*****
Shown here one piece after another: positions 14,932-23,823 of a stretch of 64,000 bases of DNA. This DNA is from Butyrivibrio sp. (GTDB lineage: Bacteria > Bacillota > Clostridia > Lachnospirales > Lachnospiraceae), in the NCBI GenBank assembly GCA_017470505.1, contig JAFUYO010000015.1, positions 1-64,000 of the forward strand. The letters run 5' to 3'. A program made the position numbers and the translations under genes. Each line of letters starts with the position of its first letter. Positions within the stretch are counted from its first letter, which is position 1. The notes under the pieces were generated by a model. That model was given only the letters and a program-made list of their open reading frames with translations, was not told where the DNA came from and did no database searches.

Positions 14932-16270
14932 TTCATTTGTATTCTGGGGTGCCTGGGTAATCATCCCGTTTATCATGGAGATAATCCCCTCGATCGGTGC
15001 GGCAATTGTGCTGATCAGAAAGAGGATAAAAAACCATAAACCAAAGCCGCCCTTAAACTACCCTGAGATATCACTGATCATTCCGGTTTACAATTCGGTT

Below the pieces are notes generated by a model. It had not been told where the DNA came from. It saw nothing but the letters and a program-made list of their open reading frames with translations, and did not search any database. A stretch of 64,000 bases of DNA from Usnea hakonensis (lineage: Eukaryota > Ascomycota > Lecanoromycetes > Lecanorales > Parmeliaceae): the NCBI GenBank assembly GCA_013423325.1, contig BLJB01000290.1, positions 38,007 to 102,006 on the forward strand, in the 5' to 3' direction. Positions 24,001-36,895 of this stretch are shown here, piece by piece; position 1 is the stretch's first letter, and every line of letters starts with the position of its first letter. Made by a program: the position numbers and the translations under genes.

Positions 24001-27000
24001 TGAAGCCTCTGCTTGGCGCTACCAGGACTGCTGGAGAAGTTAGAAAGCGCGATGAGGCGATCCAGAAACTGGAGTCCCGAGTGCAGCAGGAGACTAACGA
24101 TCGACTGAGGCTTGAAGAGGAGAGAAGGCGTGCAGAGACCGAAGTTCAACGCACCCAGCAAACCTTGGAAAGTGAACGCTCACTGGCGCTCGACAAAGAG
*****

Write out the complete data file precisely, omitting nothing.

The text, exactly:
Shown here one piece after another: positions 14,932-23,823 of a stretch of 64,000 bases of DNA. This DNA is from Butyrivibrio sp. (GTDB lineage: Bacteria > Bacillota > Clostridia > Lachnospirales > Lachnospiraceae), in the NCBI GenBank assembly GCA_017470505.1, contig JAFUYO010000015.1, positions 1-64,000 of the forward strand. The letters run 5' to 3'. A program made the position numbers and the translations under genes. Each line of letters starts with the position of its first letter. Positions within the stretch are counted from its first letter, which is position 1. The notes under the pieces were generated by a model. That model was given only the letters and a program-made list of their open reading frames with translations, was not told where the DNA came from and did no database searches.

Positions 14932-16270
14932 TTCATTTGTATTCTGGGGTGCCTGGGTAATCATCCCGTTTATCATGGAGATAATCCCCTCGATCGGTGC
15001 GGCAATTGTGCTGATCAGAAAGAGGATAAAAAACCATAAACCAAAGCCGCCCTTAAACTACCCTGAGATATCACTGATCATTCCGGTTTACAATTCGGTT

Below the pieces are notes generated by a model. It had not been told where the DNA came from. It saw nothing but the letters and a program-made list of their open reading frames with translations, and did not search any database. A stretch of 64,000 bases of DNA from Usnea hakonensis (lineage: Eukaryota > Ascomycota > Lecanoromycetes > Lecanorales > Parmeliaceae): the NCBI GenBank assembly GCA_013423325.1, contig BLJB01000290.1, positions 38,007 to 102,006 on the forward strand, in the 5' to 3' direction. Positions 24,001-36,895 of this stretch are shown here, piece by piece; position 1 is the stretch's first letter, and every line of letters starts with the position of its first letter. Made by a program: the position numbers and the translations under genes.

Positions 24001-27000
24001 TGAAGCCTCTGCTTGGCGCTACCAGGACTGCTGGAGAAGTTAGAAAGCGCGATGAGGCGATCCAGAAACTGGAGTCCCGAGTGCAGCAGGAGACTAACGA
24101 TCGACTGAGGCTTGAAGAGGAGAGAAGGCGTGCAGAGACCGAAGTTCAACGCACCCAGCAAACCTTGGAAAGTGAACGCTCACTGGCGCTCGACAAAGAG